Uncontrollable bleeding is a major killer in battlefields. Almost 50% of the soldiers who have died, so far, died due to bleeding and about 30% of these were preventable deaths. The world over, militaries have made efforts to build products that ensure people don’t die due to bleeding. But India was lagging behind.
That was – until one man decided to change the statistic. What led to this was not his tryst with the army but with another rampant killer in India – road accidents, where again 40% of deaths are due to bleeding out.
It was in 2006, when Leo S. Mavely, a bio-engineering student commuting between South Delhi and Central Delhi witnessed a road accident that would dictate his fate like no other. A motorbike commuter had been hit by a bus close to Apollo hospital and lay profusely bleeding.
Leo reminisces, “Someone took him to the side and I helped him. But within few minutes, the place was empty. I was trying to get him to the Apollo Hospital which was hardly a kilometre away. He was bleeding profusely and I could do nothing. I literally felt this helplessness that I had nothing in my hand to control it – to stabilise him immediately.”
All Leo could do was wrap the wound with his jacket to stem blood flow but it was soon saturated with his blood. Luckily for the victim, Leo managed to get him to the hospital as the victim survived. But what also survived with Leo was that feeling of helplessness he had felt when the man’s life hung in the balance.
“That incident stayed with me. So when I started looking at projects at the NirmaLabs incubator, I wondered why we can’t develop a product that can immediately stop bleeding so that a patient can at least get few more hours of a chance to survive. The time, called the golden hour in road accidents, is very crucial because it still takes an ambulance 30-40 minutes in an urban setting and an hour or more in rural settings to reach the victim.”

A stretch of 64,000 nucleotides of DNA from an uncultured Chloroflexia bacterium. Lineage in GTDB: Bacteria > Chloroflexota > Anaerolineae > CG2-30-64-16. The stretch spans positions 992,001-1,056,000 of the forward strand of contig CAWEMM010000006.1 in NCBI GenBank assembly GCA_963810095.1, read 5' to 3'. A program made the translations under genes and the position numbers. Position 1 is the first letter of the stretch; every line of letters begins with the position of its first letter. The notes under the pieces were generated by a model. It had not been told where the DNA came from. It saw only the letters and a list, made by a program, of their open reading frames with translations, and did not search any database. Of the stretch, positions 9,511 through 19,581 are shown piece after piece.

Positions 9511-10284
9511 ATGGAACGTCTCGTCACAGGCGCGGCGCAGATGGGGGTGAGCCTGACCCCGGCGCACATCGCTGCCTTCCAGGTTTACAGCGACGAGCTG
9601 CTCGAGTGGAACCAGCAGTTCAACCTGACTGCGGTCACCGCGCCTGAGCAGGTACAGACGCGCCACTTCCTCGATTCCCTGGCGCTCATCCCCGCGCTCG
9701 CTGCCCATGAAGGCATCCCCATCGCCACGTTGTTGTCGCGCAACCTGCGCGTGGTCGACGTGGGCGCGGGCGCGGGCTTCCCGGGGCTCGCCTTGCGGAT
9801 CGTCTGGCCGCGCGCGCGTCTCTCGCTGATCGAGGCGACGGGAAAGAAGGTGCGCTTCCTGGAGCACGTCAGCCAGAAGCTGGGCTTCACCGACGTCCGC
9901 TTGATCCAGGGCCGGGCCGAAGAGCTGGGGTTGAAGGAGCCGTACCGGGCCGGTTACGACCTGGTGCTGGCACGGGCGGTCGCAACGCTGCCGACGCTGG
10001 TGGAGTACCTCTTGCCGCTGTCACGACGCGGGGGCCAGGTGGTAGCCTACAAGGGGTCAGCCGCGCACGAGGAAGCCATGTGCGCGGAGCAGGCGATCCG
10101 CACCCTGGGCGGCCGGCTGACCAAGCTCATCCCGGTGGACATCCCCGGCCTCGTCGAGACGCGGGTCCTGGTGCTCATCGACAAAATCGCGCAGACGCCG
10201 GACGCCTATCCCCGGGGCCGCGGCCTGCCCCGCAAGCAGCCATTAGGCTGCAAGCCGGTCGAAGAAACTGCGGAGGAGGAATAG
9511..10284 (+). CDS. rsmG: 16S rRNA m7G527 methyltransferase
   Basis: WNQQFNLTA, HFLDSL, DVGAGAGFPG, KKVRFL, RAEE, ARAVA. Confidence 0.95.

And that’s how Leo’s fate as an entrepreneur was sealed. He was working on biopolymer-based devices during his college degree’s last year, he decided to take special permission to work at the NirmaLabs Incubator in Ahmedabad to pursue his search for the perfect product for a hemostat (blood flow stancher) in 2008.
Thus, Axio Biosolutions was born.
When Leo started it as a college project, he realised that the advanced wound care space had a lot of potential but very few products. “The idea was to build out a product platform based on a technology i.e. biomaterials technology.” For the first few years, Leo and his team built out the foundation, got the clinical studies going on. So it stayed in stealth mode till 2014.
The startup uses a natural biomaterial called Chitosan, extracted from shellfish, to make a sponge-like dressing that stops bleeding within minutes. After the technology got approval in India in 2011, it brought out the first line of products in India that can stop uncontrollable haemorrhage. Post that, in 2014, it received European clearances.
Axio decided to hit the market in a big way, thereon.
Hence, the company moved out of the incubator to set up its own manufacturing facility last year. It launched with the Indian Defence Forces and for last two years, through third-party manufacturing and has been supplying to all of the Indian armed forces – BSF, NSG, and CRPF. It has become more of a standard product in first aid kits when they go for any operation.
Thus, Axiostat has become the first product from India to address this need. And although the issue of death due to haemorrhage on the battlefield is potentially large, Leo and his team are slowly changing that.
Leo attributes providence as to how he alighted upon the polymer Chitosan for making Axiostat. When the team was looking at different materials for manufacturing, he stumbled upon Chitosan and chose it. Interestingly, a lot of attention came to the material at the same time Leo was conducting his research, and now it has become a subject of interest in a lot of academic institutions.
“We were kind of fortunate to work on that material early on. It was a versatile material and it had a lot of properties which we could manoeuvre around,” says Leo.